Social Networks and Interactions in Cities

Reprint No. 2014:12

Author(s): Robert W. Helsley and Yves ZenouYear: 2014 Title: Journal of Economic Theory Volume (No.): 150 (March) Pages: 426–466
Online article (restrictions may apply)

We examine how interaction choices depend on the interplay of social and physical distance, and show that agents who are more central in the social network, or are located closer to the geographic center of interaction, choose higher levels of interactions in equilibrium. As a result, the level of interactivity in the economy as a whole will rise with the density of links in the social network and with the degree to which agents are clustered in physical space. When agents can choose geographic locations, there is a tendency for those who are more central in the social network to locate closer to the interaction center, leading to a form of endogenous geographic separation based on social distance. We also show that the market equilibrium is not optimal because of social externalities. We determine the value of the subsidy to interactions that could support the first-best allocation as an equilibrium. Finally, we interpret our model in terms of labor-market networks and show that the lack of good job contacts would be here a structural consequence of the social isolation of inner-city neighborhoods.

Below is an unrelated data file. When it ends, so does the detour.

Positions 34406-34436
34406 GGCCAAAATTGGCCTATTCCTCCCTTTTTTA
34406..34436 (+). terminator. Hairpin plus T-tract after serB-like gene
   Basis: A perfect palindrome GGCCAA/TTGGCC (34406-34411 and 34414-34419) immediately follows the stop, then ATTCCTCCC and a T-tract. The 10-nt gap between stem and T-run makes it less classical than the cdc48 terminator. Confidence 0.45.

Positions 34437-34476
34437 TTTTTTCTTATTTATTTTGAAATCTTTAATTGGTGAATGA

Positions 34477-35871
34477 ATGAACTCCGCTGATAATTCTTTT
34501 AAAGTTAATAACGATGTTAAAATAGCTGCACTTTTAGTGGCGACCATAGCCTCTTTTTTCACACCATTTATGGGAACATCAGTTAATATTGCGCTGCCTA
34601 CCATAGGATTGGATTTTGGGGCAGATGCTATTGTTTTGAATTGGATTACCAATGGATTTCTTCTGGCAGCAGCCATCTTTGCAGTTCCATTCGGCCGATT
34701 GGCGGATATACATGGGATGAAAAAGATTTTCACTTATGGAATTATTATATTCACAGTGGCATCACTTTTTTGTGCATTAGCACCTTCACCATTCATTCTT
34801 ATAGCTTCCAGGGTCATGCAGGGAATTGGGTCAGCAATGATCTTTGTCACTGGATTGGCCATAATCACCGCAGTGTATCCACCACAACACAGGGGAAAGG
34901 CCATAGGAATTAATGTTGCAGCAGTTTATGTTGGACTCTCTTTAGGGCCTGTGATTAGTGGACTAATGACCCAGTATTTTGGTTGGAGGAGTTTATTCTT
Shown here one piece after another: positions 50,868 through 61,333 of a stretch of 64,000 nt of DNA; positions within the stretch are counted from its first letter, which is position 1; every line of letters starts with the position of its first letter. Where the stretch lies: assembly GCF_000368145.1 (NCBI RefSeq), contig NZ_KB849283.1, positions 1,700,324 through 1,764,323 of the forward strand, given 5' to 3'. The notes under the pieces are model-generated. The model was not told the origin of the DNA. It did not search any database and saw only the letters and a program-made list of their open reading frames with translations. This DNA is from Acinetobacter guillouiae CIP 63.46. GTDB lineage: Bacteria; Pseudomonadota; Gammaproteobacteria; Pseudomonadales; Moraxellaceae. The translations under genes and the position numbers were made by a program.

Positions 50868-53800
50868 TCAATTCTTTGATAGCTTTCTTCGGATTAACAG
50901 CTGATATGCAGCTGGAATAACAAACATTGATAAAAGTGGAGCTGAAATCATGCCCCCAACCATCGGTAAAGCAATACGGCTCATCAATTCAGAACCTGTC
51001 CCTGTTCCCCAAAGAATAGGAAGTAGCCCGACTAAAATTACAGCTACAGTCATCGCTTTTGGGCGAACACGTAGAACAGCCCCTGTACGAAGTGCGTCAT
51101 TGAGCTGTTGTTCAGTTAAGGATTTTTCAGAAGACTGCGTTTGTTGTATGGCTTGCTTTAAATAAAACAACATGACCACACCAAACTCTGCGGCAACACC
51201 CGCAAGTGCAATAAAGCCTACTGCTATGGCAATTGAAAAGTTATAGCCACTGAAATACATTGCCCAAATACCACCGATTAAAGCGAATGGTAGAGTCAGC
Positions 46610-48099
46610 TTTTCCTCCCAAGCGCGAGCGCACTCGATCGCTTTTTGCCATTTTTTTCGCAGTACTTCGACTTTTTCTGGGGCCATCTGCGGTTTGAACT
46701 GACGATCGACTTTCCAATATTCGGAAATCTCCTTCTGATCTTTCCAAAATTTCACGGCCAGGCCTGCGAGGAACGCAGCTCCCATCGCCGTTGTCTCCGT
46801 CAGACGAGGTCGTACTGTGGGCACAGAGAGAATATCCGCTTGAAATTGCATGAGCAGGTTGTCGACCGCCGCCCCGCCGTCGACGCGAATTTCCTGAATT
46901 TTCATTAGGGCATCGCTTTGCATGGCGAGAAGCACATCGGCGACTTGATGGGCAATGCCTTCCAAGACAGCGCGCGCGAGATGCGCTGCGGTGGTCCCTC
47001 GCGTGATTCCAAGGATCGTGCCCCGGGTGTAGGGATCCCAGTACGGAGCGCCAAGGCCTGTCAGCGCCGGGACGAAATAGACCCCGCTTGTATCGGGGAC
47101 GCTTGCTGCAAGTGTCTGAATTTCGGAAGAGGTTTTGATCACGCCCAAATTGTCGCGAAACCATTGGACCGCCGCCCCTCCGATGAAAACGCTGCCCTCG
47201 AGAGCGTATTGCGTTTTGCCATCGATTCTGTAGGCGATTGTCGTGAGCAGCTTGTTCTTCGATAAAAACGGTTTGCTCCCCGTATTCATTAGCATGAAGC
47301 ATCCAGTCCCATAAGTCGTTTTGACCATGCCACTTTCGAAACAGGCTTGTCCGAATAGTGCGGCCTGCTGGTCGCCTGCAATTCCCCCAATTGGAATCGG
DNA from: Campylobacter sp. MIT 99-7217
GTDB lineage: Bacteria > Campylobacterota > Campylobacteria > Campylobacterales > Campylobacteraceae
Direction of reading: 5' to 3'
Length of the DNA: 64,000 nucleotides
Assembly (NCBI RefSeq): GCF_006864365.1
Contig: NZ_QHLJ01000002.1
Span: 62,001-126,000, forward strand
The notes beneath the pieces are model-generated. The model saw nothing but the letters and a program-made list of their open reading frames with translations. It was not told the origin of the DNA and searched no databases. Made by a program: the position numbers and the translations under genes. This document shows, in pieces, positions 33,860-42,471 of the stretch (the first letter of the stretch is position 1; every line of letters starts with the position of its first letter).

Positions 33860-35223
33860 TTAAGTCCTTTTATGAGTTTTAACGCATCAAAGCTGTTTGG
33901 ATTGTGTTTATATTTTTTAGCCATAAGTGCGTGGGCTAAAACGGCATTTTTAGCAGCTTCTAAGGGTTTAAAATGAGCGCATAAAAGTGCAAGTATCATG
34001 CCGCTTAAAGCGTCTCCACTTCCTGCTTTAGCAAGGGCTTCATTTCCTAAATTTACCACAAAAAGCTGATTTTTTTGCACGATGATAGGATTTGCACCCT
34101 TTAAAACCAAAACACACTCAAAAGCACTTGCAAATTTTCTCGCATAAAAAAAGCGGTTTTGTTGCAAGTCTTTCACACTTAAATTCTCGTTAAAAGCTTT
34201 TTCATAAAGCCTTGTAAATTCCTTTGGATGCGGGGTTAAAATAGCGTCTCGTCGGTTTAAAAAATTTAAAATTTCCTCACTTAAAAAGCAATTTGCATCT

Helsley, Robert W. and Yves Zenou (2014), "Social Networks and Interactions in Cities". Journal of Economic Theory 150(March), 426–466.

Sick of Inequality?

An Introduction to the Relationship between Inequality and Health

Sick of Inequality.jpg

In this book Andreas Bergh, Therese Nilsson, IFN and Lund University, and Daniel Waldenström, IFN and Paris School of Economics, France, review the latest research on the relationship between inequality and health. What does inequality mean for our health? Does increasing income inequality affect outcomes such as obesity, life expectancy and subjective well-being?


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